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Sedative/anxiolytic effects of antidepressants in animals.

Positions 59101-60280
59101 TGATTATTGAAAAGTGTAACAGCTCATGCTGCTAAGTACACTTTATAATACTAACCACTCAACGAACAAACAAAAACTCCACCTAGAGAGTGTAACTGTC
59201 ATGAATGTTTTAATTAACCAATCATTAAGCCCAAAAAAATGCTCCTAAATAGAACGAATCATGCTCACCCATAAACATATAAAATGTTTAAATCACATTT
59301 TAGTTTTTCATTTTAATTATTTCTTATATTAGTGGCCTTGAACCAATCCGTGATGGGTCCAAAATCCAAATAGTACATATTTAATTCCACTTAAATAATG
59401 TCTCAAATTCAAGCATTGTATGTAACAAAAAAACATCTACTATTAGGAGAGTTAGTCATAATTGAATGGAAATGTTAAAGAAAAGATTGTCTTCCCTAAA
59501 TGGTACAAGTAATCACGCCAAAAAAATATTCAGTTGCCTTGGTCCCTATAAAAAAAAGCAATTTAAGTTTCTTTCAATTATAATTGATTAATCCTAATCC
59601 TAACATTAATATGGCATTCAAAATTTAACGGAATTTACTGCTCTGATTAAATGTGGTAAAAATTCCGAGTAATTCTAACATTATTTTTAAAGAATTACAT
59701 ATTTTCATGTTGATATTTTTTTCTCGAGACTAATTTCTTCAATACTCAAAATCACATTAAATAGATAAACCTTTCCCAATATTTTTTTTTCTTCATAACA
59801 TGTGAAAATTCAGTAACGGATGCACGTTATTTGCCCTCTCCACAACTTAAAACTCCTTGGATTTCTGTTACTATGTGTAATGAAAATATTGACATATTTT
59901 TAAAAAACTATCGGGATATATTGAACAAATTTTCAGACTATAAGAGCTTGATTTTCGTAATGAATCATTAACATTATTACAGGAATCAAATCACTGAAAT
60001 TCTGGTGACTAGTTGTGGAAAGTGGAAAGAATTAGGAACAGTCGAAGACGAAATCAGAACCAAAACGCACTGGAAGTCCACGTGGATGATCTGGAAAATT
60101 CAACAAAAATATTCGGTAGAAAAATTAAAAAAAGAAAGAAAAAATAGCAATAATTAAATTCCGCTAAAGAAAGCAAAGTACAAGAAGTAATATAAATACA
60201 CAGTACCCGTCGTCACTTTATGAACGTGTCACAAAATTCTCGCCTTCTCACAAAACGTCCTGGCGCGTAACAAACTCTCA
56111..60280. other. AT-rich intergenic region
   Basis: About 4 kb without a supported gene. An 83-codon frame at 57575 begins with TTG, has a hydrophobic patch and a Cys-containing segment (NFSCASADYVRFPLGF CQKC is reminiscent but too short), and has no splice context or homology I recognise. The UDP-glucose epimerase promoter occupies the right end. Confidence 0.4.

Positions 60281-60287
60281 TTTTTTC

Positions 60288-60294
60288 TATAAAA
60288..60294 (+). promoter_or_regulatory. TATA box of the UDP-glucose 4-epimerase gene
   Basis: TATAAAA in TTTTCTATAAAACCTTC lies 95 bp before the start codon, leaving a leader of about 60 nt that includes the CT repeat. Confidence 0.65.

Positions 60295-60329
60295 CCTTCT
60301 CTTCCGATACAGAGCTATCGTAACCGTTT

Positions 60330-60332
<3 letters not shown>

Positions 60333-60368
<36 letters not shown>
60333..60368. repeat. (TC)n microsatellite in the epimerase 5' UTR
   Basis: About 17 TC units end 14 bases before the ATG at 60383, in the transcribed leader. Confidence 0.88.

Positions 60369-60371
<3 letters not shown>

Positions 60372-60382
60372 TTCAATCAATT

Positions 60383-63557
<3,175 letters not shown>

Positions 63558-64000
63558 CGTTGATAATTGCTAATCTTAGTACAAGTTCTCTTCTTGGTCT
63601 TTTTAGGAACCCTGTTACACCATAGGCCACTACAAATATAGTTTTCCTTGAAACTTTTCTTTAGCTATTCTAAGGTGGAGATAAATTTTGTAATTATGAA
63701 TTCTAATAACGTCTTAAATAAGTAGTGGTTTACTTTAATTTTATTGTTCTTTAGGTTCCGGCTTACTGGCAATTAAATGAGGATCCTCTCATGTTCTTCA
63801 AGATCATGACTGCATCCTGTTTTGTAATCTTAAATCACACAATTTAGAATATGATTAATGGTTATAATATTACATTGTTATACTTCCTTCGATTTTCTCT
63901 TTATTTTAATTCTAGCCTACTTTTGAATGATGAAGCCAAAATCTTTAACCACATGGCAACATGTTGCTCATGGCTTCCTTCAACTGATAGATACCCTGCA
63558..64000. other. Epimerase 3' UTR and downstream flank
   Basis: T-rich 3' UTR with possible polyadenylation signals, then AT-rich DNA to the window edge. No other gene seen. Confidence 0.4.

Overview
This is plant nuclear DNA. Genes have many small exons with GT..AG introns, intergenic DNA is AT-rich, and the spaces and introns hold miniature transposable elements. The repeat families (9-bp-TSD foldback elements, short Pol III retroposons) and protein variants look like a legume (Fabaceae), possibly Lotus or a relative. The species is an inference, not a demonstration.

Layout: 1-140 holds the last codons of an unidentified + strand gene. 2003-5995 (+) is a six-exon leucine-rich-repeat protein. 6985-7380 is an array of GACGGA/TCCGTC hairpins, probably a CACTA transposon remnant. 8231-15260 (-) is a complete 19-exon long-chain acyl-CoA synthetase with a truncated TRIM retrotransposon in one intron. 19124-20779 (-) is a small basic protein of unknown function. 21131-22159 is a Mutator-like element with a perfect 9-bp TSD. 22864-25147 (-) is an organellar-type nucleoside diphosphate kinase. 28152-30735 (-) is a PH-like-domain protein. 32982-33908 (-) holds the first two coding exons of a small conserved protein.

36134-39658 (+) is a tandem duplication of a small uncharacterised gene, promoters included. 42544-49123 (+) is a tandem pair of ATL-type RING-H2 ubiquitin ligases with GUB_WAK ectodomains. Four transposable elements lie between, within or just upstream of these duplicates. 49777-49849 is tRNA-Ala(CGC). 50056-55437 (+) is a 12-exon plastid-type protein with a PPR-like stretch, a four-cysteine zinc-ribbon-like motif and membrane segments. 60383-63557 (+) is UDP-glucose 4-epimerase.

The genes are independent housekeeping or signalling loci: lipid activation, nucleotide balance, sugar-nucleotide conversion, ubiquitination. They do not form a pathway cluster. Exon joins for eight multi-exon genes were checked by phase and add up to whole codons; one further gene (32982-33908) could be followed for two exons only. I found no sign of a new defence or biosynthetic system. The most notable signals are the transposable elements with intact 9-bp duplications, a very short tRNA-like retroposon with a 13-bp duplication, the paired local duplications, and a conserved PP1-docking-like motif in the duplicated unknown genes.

The sedative effects of several different structural types of antidepressants were investigated in mice. Six different models of sedation were used and the results were averaged. The rank order of sedative potency was: amitriptyline greater than mianserin greater than maprotiline greater than imipramine greater than desipramine greater than clomipramine greater than alaproclate greater than zimelidine greater than norzimelidine. Sedative potency of the antidepressants was found to be significantly correlated with their affinity for four different brain amine receptors. The rank order of correlation of sedation with receptor affinity was: histamine (H1) greater than serotonergic greater than muscarinic greater than alpha 1-adrenergic. These findings appear to be associated with clinical side effects observed during treatment with antidepressants. While scant literature is available concerning specific anxiolytic effects of antidepressants, pharmacological evidence for the role of central 5-HT systems in the anxiolytic effect is plentiful. Our preliminary findings show a marked antagonism of isolation-induced aggression by low doses of the specific 5-HT uptake inhibitor, zimelidine, and the 5-HT releasing agent, p-chloramphetamine, thus supporting the hypothetical importance of 5-HT in the pharmacology of anxiolytic agents.

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